A suspended Metropolitan Transportation Authority bus driver was sentenced Tuesday to up to 15 years in prison for crashing into a tree while driving drunk with his personal car in 2022, killing a 26-year-old passenger and injuring other people in the car, including his then-13-year-old son, prosecutors said.

Donnell Hill, 52, was sentenced to 5 to 15 years in prison for the Hempstead crash that killed Xavier Parris, of Uniondale, prosecutors said in a statement. In January, Hill pleaded guilty to several charges, including aggravated vehicular homicide, second-degree assault and driving while intoxicated.

Hill has been suspended from the MTA without pay since October 2022, Joana Flores, a spokeswoman for MTA, said Tuesday evening. Flores could not give a timeline on when a decision on his employment would be made. 

Nassau County District Attorney Anne Donnelly said in a statement that Parris was a charismatic man who “had his whole life ahead of him.”

“We hope that today’s prison sentence brings some solace to Xavier’s many family members and friends who continue to mourn his loss,” Donnelly said in the statement.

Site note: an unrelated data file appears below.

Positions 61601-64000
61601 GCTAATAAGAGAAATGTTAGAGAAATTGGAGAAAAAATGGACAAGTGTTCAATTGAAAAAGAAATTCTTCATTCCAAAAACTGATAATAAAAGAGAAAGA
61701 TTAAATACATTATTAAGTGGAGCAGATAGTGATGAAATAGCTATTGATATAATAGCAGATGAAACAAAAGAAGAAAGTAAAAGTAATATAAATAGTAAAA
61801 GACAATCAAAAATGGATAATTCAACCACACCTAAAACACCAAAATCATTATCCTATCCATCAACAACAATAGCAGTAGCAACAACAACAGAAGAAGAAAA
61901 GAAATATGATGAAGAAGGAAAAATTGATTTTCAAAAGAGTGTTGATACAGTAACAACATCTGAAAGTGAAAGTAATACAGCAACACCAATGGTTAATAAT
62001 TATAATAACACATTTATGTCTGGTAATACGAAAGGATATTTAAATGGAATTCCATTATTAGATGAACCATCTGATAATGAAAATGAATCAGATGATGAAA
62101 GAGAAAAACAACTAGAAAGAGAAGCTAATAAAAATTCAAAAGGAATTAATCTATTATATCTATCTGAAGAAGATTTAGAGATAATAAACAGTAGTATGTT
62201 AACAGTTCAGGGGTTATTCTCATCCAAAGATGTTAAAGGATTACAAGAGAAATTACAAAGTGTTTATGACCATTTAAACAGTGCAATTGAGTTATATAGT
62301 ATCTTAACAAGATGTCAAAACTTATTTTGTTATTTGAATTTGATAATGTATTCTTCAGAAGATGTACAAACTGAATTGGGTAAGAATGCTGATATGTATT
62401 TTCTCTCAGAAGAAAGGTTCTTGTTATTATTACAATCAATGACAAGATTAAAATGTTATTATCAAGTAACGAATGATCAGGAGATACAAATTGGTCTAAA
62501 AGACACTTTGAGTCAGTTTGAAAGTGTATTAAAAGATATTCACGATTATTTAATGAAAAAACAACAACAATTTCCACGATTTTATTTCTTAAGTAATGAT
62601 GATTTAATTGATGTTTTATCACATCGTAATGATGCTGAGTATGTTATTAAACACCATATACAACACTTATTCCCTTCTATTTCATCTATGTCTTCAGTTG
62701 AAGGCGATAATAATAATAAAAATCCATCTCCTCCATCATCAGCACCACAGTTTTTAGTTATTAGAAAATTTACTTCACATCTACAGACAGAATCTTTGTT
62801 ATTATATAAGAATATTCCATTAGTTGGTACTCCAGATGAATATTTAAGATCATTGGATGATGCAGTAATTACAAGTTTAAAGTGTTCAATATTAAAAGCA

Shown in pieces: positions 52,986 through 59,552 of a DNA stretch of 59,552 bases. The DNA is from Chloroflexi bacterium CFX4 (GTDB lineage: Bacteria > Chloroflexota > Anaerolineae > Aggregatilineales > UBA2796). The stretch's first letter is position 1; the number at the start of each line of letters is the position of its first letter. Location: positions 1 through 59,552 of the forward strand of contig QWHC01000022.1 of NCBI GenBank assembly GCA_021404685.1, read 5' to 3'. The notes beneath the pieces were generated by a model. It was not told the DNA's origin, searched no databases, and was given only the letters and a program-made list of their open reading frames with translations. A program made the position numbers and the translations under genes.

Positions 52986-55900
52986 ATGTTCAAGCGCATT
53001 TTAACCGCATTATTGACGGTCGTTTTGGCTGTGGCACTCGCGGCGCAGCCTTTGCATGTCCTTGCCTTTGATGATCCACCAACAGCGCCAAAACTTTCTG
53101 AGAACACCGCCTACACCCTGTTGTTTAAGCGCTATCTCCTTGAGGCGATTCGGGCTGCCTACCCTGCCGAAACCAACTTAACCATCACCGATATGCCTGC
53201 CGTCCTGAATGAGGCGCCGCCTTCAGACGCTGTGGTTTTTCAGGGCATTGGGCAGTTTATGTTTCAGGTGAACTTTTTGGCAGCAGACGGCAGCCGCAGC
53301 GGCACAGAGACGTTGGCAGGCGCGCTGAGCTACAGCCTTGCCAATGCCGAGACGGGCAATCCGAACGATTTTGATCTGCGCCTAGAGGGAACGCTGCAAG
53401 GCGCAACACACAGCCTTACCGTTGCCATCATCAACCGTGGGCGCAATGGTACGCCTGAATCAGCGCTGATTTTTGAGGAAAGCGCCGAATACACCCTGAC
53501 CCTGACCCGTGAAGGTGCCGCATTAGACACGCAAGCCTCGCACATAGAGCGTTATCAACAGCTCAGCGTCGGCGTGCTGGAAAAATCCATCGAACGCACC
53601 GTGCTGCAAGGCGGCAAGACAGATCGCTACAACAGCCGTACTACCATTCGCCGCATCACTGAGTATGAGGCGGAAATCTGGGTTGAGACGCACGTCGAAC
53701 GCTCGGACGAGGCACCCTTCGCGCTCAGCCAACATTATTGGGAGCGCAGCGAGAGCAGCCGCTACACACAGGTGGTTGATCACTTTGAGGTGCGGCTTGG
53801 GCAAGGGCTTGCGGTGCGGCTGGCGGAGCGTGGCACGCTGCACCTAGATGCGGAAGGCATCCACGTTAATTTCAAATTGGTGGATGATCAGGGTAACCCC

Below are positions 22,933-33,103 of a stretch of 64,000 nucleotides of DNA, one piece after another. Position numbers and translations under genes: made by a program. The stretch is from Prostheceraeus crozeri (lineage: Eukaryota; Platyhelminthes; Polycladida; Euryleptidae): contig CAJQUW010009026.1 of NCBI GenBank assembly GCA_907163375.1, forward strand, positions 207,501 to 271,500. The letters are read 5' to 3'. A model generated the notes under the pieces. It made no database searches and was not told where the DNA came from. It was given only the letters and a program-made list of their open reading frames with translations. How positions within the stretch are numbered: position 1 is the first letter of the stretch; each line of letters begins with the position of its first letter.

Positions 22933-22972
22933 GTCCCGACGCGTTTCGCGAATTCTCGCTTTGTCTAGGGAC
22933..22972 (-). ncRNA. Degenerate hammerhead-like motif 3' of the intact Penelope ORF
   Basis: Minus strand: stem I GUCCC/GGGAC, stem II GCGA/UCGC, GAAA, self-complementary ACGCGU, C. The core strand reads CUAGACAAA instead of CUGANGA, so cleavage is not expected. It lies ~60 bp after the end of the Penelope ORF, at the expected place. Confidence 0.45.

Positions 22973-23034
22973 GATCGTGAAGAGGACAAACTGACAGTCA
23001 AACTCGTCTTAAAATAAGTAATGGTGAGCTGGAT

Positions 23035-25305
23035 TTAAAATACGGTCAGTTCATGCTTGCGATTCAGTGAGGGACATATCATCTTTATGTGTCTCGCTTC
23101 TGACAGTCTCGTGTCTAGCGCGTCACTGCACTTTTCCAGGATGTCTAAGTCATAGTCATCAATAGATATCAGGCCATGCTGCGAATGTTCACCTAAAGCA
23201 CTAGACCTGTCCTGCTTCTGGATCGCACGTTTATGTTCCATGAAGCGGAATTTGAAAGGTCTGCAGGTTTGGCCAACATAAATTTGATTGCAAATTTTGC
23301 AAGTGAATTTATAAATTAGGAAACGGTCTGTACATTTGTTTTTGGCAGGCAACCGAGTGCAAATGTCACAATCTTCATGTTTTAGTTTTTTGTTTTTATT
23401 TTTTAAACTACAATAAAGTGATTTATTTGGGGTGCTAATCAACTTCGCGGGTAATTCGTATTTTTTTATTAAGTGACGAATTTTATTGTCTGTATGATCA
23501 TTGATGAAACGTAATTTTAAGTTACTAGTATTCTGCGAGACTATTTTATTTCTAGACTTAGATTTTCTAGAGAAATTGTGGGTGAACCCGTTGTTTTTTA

On Oct. 29, 2022, Parris was one of four passengers in a 2018 Dodge Charger operated by an intoxicated Hill east on Jerusalem Avenue in Uniondale around 10:36 p.m. Hill had driven the car in a “doughnut” pattern multiple times before the crash on a roadway, prosecutors said.

Five seconds before the deadly crash, Hill was driving 97 mph and not using the brake, prosecutors said, citing the car's data recorder. The speed limit in that area was 30 mph, prosecutors said.

Hill lost control of the car, veering into the westbound lanes and striking a tree at about 49 mph, prosecutors said.

Parris, who was a rear passenger, was ejected from the vehicle, prosecutors said. He was taken to NYU Langone Hospital — Long Island, where he was pronounced dead at 2:11 a.m.

Hill’s son and another passenger were taken to Nassau University Medical Center for injuries. One passenger did not go to a hospital.

Hill was arrested at the scene. Two hours after the crash, his blood alcohol content was .13%. The Department of Motor Vehicles says on its website that a blood alcohol content of 0.08% or above is "evidence of intoxication."

Correction: Blood alcohol content of 0.08% of above is "evidence of intoxication," according to the state Department of Motor Vehicles. An earlier version of this story gave an incorrect percentage.

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